In issue after issue of Ring magazine, which I read while
my friends were reading The Wind in the Willows, I could see
that what most boxers, amateur or pro, had in common was not build,
muscle or a menacing stance, but the Everlast logo at the waist of
their trunks and on the cuffs of their gloves. Although I had no
childhood interest in marketing, I admired the audacity of a
company that promoted itself on the outside of the product they had
sold you. How did they get away with it?
It began in the Bronx in 1910, when Jacob Golomb, a swimmer
dissatisfied with the short life of swimwear available at the time,
set out to produce a swimsuit that would last. To drive the point
home, he named it Everlast. I
don't know how long the swimsuits lasted, but the company folded in
a year, and Golomb, taking the trademarked name with him, opened a
sporting gear business and was asked by a then-unknown boxer named
Jack Dempsey to design a pair of gloves for him. In 1919 Dempsey,
no longer unknown, wore the gloves when he won the heavyweight
championship of the world.
Ring apparel in that era was apparently no better than swimwear
was; boxers held up their trunks with leather belts. In 1925 Golomb
designed trunks with an elastic waist, which was not only lighter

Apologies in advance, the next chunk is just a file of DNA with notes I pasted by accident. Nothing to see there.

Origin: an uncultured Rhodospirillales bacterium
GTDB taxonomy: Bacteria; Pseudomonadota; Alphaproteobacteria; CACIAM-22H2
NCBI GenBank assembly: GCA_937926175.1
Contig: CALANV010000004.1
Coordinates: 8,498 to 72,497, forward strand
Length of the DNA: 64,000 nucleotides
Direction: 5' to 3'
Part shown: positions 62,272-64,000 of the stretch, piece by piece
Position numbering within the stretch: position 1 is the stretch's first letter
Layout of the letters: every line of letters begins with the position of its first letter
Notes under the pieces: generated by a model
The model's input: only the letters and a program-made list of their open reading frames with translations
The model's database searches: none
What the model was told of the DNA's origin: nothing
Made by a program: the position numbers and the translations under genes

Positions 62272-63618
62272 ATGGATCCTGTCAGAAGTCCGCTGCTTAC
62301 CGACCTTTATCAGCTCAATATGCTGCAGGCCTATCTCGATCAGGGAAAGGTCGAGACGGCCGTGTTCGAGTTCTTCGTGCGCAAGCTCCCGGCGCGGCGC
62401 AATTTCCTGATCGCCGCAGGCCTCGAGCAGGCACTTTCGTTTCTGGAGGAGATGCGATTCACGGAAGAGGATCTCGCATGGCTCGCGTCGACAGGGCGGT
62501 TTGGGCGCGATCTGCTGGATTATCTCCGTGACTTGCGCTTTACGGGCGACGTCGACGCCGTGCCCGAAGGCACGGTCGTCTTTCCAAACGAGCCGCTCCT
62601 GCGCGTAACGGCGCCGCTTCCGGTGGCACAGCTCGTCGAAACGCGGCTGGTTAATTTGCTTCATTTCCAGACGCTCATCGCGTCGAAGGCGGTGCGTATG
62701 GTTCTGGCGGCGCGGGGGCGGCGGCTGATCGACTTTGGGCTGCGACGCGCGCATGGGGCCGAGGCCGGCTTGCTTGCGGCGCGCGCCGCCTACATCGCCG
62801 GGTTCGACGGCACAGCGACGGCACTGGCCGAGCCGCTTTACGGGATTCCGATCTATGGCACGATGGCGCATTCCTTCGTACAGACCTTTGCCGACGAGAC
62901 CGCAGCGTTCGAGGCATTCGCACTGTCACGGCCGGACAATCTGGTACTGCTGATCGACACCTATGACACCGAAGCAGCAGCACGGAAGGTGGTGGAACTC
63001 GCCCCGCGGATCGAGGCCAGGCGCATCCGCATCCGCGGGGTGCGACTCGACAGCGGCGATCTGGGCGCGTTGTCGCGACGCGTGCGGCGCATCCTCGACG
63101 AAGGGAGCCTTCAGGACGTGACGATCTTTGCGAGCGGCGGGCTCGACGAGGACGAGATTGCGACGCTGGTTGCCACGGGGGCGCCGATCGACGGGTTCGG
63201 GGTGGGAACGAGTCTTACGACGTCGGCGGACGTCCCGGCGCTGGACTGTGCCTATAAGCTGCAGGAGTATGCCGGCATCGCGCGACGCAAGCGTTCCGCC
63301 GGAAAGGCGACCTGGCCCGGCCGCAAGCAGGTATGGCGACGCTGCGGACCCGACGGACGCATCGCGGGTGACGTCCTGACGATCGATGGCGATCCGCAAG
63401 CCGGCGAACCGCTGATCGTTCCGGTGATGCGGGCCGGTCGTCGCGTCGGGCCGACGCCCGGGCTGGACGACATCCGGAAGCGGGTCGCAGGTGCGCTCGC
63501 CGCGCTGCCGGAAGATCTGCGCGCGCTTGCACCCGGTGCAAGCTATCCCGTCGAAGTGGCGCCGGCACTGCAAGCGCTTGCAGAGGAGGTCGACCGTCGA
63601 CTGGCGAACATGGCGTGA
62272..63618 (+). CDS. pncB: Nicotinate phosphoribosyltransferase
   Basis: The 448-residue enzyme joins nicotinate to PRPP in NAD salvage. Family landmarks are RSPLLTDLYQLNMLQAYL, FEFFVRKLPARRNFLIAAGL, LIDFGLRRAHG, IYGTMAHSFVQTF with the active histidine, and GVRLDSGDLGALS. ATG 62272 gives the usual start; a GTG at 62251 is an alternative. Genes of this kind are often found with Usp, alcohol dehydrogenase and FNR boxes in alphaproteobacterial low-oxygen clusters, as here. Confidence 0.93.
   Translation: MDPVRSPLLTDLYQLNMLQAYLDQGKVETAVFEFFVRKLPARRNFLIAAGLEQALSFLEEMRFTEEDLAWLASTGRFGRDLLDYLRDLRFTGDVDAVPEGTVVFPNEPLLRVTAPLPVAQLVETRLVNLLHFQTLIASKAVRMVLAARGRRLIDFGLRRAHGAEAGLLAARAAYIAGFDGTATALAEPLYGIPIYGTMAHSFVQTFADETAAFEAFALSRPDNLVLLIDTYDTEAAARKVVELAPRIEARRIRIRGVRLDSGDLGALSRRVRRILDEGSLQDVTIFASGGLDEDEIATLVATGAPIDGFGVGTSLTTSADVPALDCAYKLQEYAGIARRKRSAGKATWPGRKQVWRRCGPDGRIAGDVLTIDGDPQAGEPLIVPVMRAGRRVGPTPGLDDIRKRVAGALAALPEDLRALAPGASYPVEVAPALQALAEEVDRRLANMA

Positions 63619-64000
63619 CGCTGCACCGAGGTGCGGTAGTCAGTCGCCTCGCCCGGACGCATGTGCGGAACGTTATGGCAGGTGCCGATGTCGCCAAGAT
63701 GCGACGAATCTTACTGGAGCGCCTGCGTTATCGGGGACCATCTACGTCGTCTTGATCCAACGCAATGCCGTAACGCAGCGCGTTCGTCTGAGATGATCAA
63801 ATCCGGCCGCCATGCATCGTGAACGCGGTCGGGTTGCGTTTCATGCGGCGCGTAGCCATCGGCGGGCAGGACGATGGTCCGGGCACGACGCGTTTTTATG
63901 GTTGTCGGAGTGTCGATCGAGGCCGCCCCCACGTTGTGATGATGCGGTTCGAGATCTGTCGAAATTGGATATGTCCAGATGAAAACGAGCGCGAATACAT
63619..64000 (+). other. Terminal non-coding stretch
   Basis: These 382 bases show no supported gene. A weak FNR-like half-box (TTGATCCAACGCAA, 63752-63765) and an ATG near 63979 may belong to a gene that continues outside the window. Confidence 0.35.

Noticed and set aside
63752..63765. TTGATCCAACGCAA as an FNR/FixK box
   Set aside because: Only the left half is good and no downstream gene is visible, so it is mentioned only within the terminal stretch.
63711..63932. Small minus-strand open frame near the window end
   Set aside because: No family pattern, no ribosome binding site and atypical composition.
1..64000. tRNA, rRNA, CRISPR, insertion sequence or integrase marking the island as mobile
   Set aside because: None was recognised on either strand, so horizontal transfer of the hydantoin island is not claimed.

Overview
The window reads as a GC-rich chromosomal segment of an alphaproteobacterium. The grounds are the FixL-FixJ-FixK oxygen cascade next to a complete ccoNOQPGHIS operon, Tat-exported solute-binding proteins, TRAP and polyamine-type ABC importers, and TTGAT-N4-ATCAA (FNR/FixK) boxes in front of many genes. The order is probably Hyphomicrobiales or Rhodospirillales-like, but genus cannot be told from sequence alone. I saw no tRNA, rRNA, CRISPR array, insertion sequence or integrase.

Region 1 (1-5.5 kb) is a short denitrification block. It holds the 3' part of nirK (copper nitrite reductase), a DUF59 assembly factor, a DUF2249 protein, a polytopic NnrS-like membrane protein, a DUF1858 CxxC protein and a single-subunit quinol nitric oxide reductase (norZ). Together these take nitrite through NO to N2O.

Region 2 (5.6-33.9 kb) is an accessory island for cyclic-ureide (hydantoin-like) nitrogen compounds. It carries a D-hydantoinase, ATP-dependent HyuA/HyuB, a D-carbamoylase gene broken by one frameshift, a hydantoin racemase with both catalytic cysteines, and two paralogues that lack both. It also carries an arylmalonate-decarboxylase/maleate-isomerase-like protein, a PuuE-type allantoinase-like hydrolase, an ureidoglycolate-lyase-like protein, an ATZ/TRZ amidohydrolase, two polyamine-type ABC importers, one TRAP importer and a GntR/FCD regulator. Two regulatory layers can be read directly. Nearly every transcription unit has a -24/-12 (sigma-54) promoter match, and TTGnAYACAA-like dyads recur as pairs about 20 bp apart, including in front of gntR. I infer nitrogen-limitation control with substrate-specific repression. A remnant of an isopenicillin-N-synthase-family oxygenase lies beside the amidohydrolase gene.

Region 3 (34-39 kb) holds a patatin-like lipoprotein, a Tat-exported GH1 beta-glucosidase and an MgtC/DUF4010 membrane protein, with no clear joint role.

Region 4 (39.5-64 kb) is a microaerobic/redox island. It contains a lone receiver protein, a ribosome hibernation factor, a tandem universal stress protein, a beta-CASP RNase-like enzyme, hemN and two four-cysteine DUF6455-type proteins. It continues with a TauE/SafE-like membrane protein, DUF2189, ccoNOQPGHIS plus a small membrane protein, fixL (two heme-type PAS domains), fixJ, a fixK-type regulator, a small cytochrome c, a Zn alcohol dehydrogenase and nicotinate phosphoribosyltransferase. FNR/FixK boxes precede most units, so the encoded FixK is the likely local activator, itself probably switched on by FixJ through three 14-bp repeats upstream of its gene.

and less cumbersome but offered an additional and more prominent
place to put the company name, where to this day it maintains the
brand's prestige, although the sport has lost its own. (The
elastic-banded trunks had an immediate and significant spinoff. The
men's underwear industry, adopting the idea, introduced “boxers,”
thus making my childhood fantasies look realistic enough to pass
the mirror test.)
Boxing's image—never exactly shining, since the profession was
from the first associated with gangsters and fight fixing—has
declined for good and humane reasons. But before the sport's image
got worse, the image got better, having been literally
enhanced when television came along desperately seeking content.
The Friday night fights brought the ring into the living room, for
a while making fight fans of millions who had never before seen
one. The award shows may have brought the red carpet, where stars
parade apparel and drop designers' names, but before the Golden
Globes we had the Golden Gloves, a national competition whose stars
performed on a plain, beige canvas. For viewers who could read, no
naming of names was necessary. I once saw a fight in which both men
wore Everlast trunks, not at all uncommon. The fight ended in a
knockout, with the loser flat on his back, keeping Everlast visible
to the overhead camera for the length of the countdown while his
opponent, resting his arms on the ropes of a neutral corner,
vertically delivered precisely the same message: Everlast. For the
manufacturer it was the ultimate win-win situation. And the
ultimate product placement.
Ralph Caplan is the author of Cracking the Whip: Essays on Design
and Its Side Effects and By Design. Caplan is the former editor of
I.D. magazine, and has been a columnist for both I.D. and Print. He lectures widely, teaches in the graduate Design Criticism program at the School of Visual Arts, was awarded the 2010 “Design Mind” National Design Award by the Cooper-Hewitt
and is the recipient of the
2011 AIGA Medal.